We formed again and the battalion marched towards the south of the line and were placed on the rear of the brigade column of regiments. After a time, orders came to us in a hurry to immediately respond to the alarm to the south, and so we marched quickly by the left flank to the left and the front. Indeed, as we came into the presence of the enemy, we could see the actions across a wheat field were dire for all involved. We fronted. The enemy was appearing in the rear of our lines, so the order came to face by the rear rank, which we did immediately, and opened upon them. We were able to hold our own, and pushed them a little. It was a battle of wills, since it ebbed and flowed for almost a half hour. We were getting pressed, when a confederate minie ball found the head of our Capt. Fowler, Co.C, and as I looked around, the Lt. was giving all the orders, and some of his men and the stewards were already crowding around his fallen body. I could tell by the look that he was no more. His men bore his body to the rear. We were shortly exhausted of ammunition, and were compelled to pull back, out of the action, and head for supplies.
Saturday Evening, July 2d
Camp of the 17th Conn. Vols.
East Cemetery Hill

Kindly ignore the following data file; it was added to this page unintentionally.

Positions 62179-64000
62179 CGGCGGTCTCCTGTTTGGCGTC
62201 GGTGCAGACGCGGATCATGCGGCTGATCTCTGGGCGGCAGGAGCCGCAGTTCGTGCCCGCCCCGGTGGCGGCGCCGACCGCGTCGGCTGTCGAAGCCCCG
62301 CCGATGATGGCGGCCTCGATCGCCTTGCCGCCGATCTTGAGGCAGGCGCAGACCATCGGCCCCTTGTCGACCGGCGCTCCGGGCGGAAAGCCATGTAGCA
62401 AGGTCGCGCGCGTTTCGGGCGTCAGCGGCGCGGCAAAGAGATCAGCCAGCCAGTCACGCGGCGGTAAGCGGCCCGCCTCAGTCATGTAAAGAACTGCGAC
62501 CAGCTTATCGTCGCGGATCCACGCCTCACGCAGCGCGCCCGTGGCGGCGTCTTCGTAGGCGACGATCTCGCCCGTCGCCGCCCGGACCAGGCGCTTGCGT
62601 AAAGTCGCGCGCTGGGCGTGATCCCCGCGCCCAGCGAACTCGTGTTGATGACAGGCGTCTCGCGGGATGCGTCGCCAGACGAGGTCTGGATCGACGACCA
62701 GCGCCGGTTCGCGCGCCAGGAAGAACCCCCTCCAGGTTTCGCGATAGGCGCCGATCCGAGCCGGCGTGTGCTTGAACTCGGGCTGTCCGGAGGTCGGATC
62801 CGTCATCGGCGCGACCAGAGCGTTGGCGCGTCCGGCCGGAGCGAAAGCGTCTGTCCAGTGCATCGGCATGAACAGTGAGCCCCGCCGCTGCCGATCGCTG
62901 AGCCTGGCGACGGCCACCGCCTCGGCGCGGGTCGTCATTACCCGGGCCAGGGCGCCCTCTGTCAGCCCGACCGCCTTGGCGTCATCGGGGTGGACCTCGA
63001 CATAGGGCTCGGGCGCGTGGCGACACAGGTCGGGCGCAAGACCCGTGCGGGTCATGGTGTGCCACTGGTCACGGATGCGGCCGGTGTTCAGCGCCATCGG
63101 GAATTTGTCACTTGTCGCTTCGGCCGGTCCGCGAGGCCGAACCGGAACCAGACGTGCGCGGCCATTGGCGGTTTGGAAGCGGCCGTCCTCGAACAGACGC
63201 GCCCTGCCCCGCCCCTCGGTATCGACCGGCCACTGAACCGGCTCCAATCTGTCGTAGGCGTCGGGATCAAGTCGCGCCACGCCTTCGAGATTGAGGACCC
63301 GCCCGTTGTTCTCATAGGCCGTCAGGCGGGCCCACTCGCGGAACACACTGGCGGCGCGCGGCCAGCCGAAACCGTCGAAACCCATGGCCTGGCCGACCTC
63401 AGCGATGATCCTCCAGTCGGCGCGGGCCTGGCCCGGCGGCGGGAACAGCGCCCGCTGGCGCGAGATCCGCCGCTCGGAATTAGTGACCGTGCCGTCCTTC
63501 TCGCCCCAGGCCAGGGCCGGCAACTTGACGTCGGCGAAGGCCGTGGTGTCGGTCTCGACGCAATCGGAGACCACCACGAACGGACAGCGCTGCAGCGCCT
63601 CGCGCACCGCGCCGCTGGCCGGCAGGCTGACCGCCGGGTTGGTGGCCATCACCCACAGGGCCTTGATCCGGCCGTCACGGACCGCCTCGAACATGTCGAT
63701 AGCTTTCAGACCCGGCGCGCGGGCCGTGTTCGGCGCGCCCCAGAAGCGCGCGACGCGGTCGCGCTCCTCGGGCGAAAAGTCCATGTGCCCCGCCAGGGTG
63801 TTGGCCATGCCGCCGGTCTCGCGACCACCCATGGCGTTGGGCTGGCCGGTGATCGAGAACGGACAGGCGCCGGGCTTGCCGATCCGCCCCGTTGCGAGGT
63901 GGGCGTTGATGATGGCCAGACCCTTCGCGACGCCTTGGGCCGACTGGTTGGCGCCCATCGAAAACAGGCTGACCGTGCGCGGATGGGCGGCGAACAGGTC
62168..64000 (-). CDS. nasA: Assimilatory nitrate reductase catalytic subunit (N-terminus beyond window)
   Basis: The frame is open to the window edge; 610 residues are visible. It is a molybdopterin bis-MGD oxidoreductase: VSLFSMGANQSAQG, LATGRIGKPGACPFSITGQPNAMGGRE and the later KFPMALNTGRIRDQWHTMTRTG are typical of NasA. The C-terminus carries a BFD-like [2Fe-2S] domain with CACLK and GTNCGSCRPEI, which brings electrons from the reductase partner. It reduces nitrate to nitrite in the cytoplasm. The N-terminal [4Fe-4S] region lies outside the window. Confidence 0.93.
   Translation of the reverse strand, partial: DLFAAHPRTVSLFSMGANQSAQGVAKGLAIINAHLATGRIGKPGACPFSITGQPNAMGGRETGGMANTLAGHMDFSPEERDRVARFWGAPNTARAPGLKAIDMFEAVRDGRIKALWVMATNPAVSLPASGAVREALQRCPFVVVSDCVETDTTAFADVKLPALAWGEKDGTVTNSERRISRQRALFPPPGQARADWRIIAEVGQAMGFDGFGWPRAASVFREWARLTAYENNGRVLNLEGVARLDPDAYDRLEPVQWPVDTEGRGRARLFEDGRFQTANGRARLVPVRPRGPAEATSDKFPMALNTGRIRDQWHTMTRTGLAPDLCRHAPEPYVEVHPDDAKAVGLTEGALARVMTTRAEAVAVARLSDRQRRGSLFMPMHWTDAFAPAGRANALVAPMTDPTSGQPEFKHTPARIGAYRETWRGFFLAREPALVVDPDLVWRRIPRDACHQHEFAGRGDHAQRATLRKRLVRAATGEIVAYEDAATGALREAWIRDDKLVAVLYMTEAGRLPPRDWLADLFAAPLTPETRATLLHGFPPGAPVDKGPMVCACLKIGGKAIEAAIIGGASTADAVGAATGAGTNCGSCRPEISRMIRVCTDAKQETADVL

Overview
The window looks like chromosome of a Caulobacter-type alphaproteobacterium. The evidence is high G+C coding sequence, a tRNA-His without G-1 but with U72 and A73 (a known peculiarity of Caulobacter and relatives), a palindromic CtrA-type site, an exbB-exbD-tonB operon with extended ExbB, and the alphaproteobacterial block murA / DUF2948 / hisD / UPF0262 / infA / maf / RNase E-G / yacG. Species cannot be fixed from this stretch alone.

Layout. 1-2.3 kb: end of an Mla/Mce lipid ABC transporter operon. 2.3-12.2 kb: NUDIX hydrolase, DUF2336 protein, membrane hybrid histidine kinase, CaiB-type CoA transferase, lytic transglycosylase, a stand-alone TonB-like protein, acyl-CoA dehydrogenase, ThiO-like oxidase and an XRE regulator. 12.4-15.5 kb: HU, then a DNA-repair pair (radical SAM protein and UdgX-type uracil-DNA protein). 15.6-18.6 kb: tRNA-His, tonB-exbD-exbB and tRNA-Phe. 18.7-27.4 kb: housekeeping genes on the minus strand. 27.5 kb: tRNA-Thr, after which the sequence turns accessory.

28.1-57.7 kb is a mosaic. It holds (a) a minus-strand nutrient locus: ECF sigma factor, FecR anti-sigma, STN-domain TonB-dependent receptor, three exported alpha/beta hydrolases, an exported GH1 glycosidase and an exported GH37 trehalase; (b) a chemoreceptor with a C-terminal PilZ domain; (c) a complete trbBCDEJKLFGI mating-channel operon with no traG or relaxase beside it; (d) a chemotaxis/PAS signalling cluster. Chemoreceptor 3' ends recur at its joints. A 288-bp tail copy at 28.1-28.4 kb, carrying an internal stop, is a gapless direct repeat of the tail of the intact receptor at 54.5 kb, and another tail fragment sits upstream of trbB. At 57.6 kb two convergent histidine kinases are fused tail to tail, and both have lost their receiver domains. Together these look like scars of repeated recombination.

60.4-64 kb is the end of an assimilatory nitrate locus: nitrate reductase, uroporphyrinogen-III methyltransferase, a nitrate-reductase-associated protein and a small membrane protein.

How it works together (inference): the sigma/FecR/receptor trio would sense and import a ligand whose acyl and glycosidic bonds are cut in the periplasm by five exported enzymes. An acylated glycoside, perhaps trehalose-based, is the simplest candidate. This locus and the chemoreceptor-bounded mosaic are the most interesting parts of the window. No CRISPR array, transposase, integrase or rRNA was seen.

Back in camp, we were able to get up some warm meals, clean our weapons, and rest. In a bit of time, the orders came to once again fall in on the color line, and that we did without a murmur. The weapons of the battalion were inspected thoruoghly. We marched by the right flank towards the brigade, and soon caught the end of the column. We went into column of companies, and marched en route through the woods, and up onto the hill. There we were deployed in line. We were moved down the hill to the front, and told to hold that location. We did, of course hold it. The rebels marhed directly at us, and the guns to our right helped pound them back. We did our part as well, and the casualties on both sides were high. The rebels fighting uphill were at the disadvantage that compelled them to pull back and regroup several times, but we kept it hot on them and caused them great losses. At one point, we were ordered out of the line, and changed face to the left on first company. This was needed to answer the charging rebel emergency left down the lines. We were able to support that, but left a hole in the line that needed attention as well. Our casualties were growing, but we were able to stop the rebel pushes, and after a time, regained the position on the wall that we hade occupied before. We tried to get some rest as the night came on, and got under way.